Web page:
The first public service job Adlai did was as Governor of Illinois, from 1948 to 1952. There had been corruption in the state for a long time which he cleaned up, he made the state police force far more effective, he cracked down on illegal gambling, and he improved the state highway system. Those were serious improvement– But as I said, Adlai also had a wonderful sense of humor.  When he became Governor, the legislature kept trying to pass bills that would please their supporters, even though Adlai would probably want to veto them. [see McKeever bio, p. 134]. “One of [those bills was], pushed for years by bird lovers concerned over the dangers posed by cats…”  In Adlai’s veto of it, he wrote: “It is the nature of cats to do a certain amount of unescorted roaming…  The problem of car versus bird is as old as time. If we attempt to solve it by legislation who knows but what we may be called upon to take sides as well in the age old problems of dog versus cat, bird versus bird, or even bird versus worm. In my opinion, the State of Illinois and its local governing bodies already have enough to do without trying to control feline delinquency. For these reasons, and not because I love birds the less or cats more, I veto and withhold my approval from Senate Bill No. 93.”


As Adlai was finishing his first term as Governor, he didn’t think he was necessarily qualified to run for President, and he didn’t want to run for President. He wanted to keep being Governor for four more years because he knew it would take four more years for the improvements he had made to really stick.  So the way he became the Democratic candidate for President was very unusual in our political history. His nomination was not the result of his getting an inner circle of powerful politicians to tell the people on the floor of the convention to pick him. The people on the floor of the convention, of their own accord, and in an overwhelming voice, chose Adlai as the nominee for President, because they were moved by his ideas and ideals, and the way he spoke about his ideals.  The people on the floor lifted him up to power. Every time I think of that, I feel moved. It was called a genuine draft, because he was genuinely drafted for the position by the people, because they believed in him.  Adlai Stevenson believed in them, too. He believed that people have the right to govern themselves, and the ability to govern themselves, especially with education, and the example of democratic process that works, such that differing ideas can be openly aired and debated.


One of his most famous speeches is about patriotism. He said that, “True Patriotism, it seems to me, is based on tolerance and a large measure of humility. [He went on to say that] The anatomy of patriotism is complex. But surely [it] … cannot be cloaked in… the denial of the right to hold ideas that are different—the freedom of man to think as he pleases…  And freedom of the mind, my friends, has served America well. The vigor of our political life, our capacity for change, our cultural, scientific and industrial achievements, all derive from free inquiry, from the free mind–  from the imagination, resourcefulness and daring of [people] who are not afraid of new ideas. Most all of us favor free enterprise for business. Let us also favor free enterprise for the mind. For, in the last analysis, we would fight to the death to protect it.  Why is it, then, that we are sometimes slow to detect, or are indifferent to, the dangers that beset [the free mind]?”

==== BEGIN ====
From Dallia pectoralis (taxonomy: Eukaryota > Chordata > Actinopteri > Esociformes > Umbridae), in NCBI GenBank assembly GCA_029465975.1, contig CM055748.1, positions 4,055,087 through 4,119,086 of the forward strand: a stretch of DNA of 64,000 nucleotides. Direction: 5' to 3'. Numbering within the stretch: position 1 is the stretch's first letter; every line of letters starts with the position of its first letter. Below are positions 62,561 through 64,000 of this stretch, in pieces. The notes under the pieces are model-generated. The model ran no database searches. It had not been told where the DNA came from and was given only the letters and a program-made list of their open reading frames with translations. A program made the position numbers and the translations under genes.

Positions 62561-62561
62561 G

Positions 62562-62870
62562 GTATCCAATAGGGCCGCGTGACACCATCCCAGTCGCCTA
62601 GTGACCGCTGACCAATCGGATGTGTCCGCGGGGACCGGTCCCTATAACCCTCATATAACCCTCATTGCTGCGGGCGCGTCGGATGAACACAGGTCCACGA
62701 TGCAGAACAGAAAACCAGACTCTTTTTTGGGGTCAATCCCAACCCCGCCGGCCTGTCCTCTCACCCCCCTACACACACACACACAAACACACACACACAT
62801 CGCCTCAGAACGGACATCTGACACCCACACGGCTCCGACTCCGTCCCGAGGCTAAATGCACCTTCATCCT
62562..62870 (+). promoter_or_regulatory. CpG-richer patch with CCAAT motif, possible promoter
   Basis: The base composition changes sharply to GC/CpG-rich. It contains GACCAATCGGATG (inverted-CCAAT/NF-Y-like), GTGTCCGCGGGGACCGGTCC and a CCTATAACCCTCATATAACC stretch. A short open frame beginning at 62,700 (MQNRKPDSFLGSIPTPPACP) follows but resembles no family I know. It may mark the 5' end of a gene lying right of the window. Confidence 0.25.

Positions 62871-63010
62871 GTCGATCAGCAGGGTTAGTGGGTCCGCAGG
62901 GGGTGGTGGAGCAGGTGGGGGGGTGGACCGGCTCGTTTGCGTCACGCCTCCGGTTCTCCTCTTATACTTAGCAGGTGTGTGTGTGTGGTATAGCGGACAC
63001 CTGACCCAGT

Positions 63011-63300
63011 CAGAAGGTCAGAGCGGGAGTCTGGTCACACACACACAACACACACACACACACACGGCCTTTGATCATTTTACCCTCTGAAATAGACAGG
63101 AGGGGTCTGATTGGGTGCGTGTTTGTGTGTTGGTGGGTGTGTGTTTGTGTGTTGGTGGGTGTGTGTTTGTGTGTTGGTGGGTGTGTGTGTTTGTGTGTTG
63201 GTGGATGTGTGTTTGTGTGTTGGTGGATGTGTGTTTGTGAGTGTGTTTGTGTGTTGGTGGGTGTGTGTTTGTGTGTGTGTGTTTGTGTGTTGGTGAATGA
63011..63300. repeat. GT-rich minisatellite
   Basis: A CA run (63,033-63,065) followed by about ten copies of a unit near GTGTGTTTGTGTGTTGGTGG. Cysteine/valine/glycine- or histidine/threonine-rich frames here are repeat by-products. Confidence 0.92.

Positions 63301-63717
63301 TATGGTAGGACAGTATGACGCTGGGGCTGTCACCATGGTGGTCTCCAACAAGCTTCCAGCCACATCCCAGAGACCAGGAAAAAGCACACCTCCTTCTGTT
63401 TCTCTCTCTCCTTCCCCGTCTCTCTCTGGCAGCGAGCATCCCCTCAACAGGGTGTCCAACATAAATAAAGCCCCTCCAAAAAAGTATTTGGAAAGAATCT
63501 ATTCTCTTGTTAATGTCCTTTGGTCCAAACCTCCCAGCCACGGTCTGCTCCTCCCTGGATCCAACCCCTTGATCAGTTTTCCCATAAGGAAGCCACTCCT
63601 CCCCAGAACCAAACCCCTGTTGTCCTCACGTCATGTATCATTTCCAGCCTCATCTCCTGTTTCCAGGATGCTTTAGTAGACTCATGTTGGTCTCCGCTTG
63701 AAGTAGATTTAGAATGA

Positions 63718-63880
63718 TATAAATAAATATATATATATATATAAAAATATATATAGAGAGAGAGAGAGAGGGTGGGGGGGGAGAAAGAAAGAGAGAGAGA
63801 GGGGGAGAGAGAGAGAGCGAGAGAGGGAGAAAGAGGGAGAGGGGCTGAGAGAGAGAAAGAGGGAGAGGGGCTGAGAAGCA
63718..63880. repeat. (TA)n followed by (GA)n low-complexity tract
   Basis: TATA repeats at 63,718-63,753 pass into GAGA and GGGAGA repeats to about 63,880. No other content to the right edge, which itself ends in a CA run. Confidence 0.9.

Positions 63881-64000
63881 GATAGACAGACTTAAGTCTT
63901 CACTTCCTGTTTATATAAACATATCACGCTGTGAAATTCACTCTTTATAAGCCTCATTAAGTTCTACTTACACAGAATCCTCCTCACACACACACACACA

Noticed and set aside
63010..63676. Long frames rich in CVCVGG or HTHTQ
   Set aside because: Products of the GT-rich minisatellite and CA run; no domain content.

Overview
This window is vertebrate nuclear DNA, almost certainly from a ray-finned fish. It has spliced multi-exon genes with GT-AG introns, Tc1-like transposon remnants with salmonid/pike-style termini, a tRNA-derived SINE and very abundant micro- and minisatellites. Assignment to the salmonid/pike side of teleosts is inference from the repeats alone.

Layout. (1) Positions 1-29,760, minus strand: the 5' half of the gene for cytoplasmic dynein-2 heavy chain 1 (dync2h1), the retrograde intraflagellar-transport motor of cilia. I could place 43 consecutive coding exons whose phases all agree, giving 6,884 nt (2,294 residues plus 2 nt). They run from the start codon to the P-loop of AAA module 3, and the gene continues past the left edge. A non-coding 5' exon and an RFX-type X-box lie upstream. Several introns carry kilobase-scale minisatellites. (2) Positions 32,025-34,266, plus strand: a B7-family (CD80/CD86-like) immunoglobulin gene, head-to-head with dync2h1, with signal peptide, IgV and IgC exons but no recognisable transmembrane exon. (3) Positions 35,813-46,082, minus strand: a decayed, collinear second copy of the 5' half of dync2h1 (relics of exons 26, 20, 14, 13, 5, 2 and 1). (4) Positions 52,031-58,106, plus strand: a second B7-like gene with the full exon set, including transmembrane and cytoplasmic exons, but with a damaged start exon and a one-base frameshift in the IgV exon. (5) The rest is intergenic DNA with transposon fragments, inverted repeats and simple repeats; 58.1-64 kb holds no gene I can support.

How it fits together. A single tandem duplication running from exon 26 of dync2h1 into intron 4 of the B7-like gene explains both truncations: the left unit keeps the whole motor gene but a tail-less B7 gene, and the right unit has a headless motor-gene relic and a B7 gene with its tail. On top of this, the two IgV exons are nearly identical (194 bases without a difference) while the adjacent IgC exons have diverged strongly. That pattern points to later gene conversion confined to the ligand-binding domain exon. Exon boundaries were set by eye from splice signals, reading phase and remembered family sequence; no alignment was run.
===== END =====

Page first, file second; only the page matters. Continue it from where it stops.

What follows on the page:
Adlai Stevenson had what could almost be called a religious faith in the democratic process as a way we could all peaceable live together as one human family–  all people of differing ideals, all nations of competing interests. That is why he was so devoted to the United Nations, and was so effective in educating people about it, and advocating for it. Many people criticized the U.N. for the fact that every member nation, large and small, has one vote, and that criticism is still heard today. But Adlai “saw this as a necessary effort to apply to nations the principle we try to apply to individual citizens: the principle of equality before the law–  one [person], one vote; one nation, one vote.” [McKeever bio, p. 568] Adlai saw the United Nations as a way to give developing nations the lived experience of effective democratic process in action.  He believed that all nations had the right, and the ability to govern themselves democratically, and to thereby live civilly with each other, and with other countries.


And so, as I think back over the past year, and the huge turn-outs at marches, protests, rallies, and town hall meetings, I wonder what Adlai Stevenson would think of them. And I think he would be thrilled.  Because he was nominated by a genuine draft, and because he had an almost religious faith in democracy, I think he would feel inspired and proud to see people showing up, stepping up, and speaking up, in informed and impassioned ways, as they engage in the public debates that are our right, and also our responsibility. The images from those town hall meetings still amaze me; people holding signs that vary from, “Agree” and “Disagree” to “Answer the Question” and “You’re Dodging the Question.” Two other common ones were: “First Do No Harm” and “You Work for Us.” And there were several: “Unpaid Peaceful Protestor” and “Unpaid Concerned Citizen.” At a town hall meeting in central Tennessee, people chanted, “This is what Democracy looks like.” And these events were all shared on-line and on local TV news.